Farms on wheels brings agriculture to schools
http://www.sandiegoreader.com/news/2012/mar/26/stringers-farms-wheels-program/

Reliance on BMI understates the true obesity crisis, experts say
http://www.chicagotribune.com/health/la-heb-obesity-crisis-worse-than-we-thought-20120402,0,7895370.story

For many girls, slimming down doesn't help self-esteem
http://consumer.healthday.com/Article.asp?AID=663030

Ammonia used in many foods, not just "pink slime"
http://articles.chicagotribune.com/2012-04-04/news/sns-rt-us-food-ammoniabre8331b4-20120404_1_ammonia-food-safety-beef-products

 
About Shereen Jegtvig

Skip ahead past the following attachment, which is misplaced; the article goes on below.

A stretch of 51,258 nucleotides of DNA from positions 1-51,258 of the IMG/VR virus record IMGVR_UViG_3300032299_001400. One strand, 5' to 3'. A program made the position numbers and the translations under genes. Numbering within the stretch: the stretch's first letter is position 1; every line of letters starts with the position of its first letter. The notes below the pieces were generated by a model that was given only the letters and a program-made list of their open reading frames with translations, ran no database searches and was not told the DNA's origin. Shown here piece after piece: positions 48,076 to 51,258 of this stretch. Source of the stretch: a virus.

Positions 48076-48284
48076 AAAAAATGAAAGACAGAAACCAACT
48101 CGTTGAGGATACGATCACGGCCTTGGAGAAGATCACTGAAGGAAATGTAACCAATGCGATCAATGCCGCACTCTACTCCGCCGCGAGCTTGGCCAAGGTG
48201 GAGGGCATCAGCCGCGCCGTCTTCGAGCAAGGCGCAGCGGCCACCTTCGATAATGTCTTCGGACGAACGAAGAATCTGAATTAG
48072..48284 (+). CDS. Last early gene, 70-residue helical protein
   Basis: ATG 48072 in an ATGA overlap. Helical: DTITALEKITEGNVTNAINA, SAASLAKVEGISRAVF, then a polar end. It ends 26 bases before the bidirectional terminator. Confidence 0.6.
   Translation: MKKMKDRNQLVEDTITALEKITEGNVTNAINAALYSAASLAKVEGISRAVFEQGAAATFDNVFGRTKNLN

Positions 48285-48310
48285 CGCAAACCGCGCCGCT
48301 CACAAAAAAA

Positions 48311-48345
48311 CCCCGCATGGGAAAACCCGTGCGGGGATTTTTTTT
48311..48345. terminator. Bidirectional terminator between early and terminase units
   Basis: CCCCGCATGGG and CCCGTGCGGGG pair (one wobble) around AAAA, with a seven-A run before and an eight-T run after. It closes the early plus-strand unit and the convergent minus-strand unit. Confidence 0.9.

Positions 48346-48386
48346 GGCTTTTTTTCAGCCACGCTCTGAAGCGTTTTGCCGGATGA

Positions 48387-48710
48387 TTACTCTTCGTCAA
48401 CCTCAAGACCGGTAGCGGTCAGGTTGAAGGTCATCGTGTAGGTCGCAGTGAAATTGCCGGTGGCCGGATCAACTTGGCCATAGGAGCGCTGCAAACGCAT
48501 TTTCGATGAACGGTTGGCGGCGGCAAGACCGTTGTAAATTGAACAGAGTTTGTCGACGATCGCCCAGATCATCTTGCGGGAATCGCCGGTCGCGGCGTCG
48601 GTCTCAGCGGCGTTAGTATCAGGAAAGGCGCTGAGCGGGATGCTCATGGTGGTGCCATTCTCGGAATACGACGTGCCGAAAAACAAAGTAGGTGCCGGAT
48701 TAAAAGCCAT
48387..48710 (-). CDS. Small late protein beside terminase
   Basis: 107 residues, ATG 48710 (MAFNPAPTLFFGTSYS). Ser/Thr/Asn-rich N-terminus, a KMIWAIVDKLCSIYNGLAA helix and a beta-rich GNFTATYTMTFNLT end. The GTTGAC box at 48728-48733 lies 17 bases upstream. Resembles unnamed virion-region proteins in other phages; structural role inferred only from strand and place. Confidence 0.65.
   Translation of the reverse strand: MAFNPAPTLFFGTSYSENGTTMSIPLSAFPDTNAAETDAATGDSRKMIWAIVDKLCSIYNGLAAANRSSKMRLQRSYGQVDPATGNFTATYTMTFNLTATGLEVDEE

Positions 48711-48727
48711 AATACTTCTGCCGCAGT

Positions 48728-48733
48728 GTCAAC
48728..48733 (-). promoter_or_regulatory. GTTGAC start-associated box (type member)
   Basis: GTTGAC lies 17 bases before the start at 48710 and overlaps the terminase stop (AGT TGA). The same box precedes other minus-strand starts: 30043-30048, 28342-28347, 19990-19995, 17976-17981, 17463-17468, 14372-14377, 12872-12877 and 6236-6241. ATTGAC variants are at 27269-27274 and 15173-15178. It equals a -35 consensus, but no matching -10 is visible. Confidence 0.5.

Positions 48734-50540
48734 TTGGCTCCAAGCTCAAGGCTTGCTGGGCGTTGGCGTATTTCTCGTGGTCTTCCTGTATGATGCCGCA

Shereen Jegtvig is a health and nutrition writer with two decades of experience counseling people on nutrition and diet. She has a master’s degree in human nutrition and is a member of the American Dietetic Association and the Association of Health Car Journalists.   Shereen writes about nutrition for the large website About.com (http://nutrition.about.com), is co-author of Superfoods for Dummies (http://www.wiley.com/WileyCDA/WileyTitle/productCd-0470445394.html) and Clinical Anatomy for Dummies (http://www.wiley.com/WileyCDA/WileyTitle/productCd-1118116437.html). She also teaches Evidence Based Nutrition to nutrition graduate students and fundamentals of nutrition to undergrads at the University of Bridgeport in Connecticut.